Monbiot Attack - Real or Ruse?
Monbiot Attack - Real or Ruse?
Can we eat our way out of environmental collapse? In the wake of January’s Oxford Real Farming Conference (ORFC) we’ve been asking ourselves this question again and again. Although full of absorbing talks and seminars, the memorable thing about this year’s conference was George Monbiot’s unprecedented moral attack against the UK farming industry that he delivered to a crow
ded hall on the final day. The basis of his censure; that lab-grown food will “save the planet” and replace the defunct land-based global farming system, was largely rejected by the crowd. For those more heavily invested in the farming sector however, that rejection turned to disbelief as this hitherto ally of the sustainable farming movement swiftly outed himself as a “farmfree” advocate.
Whether or not you agree with Monbiot’s position, the fact remains that he sees the widespread transition to lab-grown food as an inevitability, not a choice. Given that his chief concern lies with the effects of global C02 emissions, this transition presents an unusual opportunity for him to paint an optimistic picture of the future. This future looks like: increased biodiversity, more complex ecosystems, increased carbon capture and a reduction in greenhouse gas emissions. If we stop using vast amounts of land for “simplified human food chains” then these outcomes, says Monbiot, are logical certainties. On top of this, as if this trade-off couldn’t sound any better, food will also become cheaper; up to ten times cheaper in fact, and more healthy, too!
So why didn’t Oxford Town Hall erupt with applause when Monbiot delivered his prognosis, as surely his vision near-utopian?
Aside from the existential threat to those who work on farms and in the farming sector, the lack of applause; at least from me, is rooted in George’s acceptance of a top heavy metamorphosis of one of civilisations most fundamental cultural and economic activities. How is it ok to usher in the end of subsistence agriculture to all those millions of people who depend on it for their very existence, and allow the wholesale monopolisation of our food supply by laboratory owners?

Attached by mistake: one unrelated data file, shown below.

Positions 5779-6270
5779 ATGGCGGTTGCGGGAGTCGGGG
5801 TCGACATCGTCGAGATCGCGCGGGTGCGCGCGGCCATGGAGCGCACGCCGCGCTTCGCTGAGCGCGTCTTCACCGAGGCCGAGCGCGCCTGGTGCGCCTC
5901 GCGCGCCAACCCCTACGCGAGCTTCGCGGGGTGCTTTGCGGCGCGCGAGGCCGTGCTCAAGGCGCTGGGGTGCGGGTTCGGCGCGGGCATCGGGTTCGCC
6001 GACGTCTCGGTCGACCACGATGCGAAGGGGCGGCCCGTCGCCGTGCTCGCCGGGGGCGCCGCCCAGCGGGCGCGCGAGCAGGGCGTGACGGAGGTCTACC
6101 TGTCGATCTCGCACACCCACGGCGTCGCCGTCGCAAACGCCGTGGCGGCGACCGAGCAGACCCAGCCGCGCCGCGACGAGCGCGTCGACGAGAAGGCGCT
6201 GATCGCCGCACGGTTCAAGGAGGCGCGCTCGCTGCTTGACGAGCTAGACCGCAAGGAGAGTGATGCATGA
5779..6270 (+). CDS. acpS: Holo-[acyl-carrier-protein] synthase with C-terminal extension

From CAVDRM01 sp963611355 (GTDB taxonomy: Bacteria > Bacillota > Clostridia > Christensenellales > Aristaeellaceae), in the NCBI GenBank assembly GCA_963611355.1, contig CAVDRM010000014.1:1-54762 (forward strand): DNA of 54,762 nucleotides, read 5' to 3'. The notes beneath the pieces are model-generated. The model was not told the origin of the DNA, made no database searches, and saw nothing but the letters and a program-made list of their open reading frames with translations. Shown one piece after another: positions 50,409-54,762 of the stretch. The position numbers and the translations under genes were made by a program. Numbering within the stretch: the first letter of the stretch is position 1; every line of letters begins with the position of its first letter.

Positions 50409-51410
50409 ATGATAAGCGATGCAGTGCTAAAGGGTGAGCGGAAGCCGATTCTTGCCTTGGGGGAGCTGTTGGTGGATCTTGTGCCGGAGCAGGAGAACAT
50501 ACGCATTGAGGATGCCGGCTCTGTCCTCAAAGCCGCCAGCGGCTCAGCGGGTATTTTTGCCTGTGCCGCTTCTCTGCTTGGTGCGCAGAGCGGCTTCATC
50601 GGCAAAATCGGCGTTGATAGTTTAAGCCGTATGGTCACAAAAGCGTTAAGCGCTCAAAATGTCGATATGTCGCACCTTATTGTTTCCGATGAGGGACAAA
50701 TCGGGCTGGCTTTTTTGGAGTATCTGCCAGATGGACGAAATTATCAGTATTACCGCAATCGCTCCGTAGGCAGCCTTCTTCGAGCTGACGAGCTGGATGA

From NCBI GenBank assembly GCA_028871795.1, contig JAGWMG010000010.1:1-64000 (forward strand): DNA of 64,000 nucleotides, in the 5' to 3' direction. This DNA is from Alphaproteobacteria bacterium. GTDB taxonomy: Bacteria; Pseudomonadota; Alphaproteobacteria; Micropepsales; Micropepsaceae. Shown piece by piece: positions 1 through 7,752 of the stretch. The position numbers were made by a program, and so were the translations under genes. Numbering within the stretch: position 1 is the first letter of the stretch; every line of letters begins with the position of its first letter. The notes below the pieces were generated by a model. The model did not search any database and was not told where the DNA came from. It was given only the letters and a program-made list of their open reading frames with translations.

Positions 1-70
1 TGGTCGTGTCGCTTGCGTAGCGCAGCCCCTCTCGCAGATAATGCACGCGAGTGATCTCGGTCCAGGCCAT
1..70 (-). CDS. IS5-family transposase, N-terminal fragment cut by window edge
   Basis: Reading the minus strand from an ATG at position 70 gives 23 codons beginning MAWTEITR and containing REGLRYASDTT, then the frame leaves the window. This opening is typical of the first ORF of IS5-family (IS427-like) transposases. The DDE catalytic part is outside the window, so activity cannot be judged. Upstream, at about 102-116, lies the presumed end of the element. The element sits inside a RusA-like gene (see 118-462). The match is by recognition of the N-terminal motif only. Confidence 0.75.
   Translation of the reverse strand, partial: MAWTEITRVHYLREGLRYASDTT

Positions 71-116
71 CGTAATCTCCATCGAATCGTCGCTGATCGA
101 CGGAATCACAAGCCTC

How is it ok to destroy the complex web of localised food supply chains in favour of centralised economic control? How can we possibly believe that lab-grown food will provide the same amount of micronutrients, amino acids, minerals, vitamins and phytochemicals as their ‘real’, soil-derived equivalents? Monbiot’s concerns about environmental collapse are very real, but in his telling of the future there are outcomes that are nothing short of dystopian.
Here at Three Pools, we believe that reforming the land-based farming sector is a measured and effective approach to combating climate change, and at a local level using permaculture principles to manage this land is an effective way of reconciling farming with nature. Unlike Monbiot’s assertion that ‘extensive’ farming is the worst sort, ie non-intensive pasture grazing systems which produce less meat per acre (such as ours), we feel that this farm, like so many others across the UK, has the perfect opportunity to diversify everything from it’s income stream to it’s soil microbes, and from it’s wildflowers to it’s hedgerow species, whilst keeping the agricultural heritage alive and providing important job security for the local community. We have a responsibility to mitigate the effects of climate change, and rather than throwing the baby out with the bathwater, why can't farmers be at the cutting edge of carbon sequestration as well as food production? The two shouldn't be mutually exclusive.
Perhaps hope for the UK lies, at least in part, at governmental level. After the UK leaves the EU’s Common Agricultural Policy (CAP), the new subsidy system has the opportunity to move away from a narrow, production-focused system and create an economic environment that incentivises farmers to carry out environmental services, many of which will mitigate the effects of climate change. The agricultural sector is therefore poised to go through another revolution, and thankfully it doesn't involve “lab-grown collagen scaffolds” and people in white coats prodding suspect-looking yellow flour!
At his speech at the ORFC and through his journalism, Monbiot brought an elephant into the room that isn’t going away. Perhaps his plan all along was to fire a broadside at a room full of farmers and watch them become even more committed to stopping environmental collapse. Perhaps his was the perfect ruse; a picture of a future without farming that creates the groundswell for the right kind of change. Either way, ruse or no ruse, the farming sector needs help, not abandonment.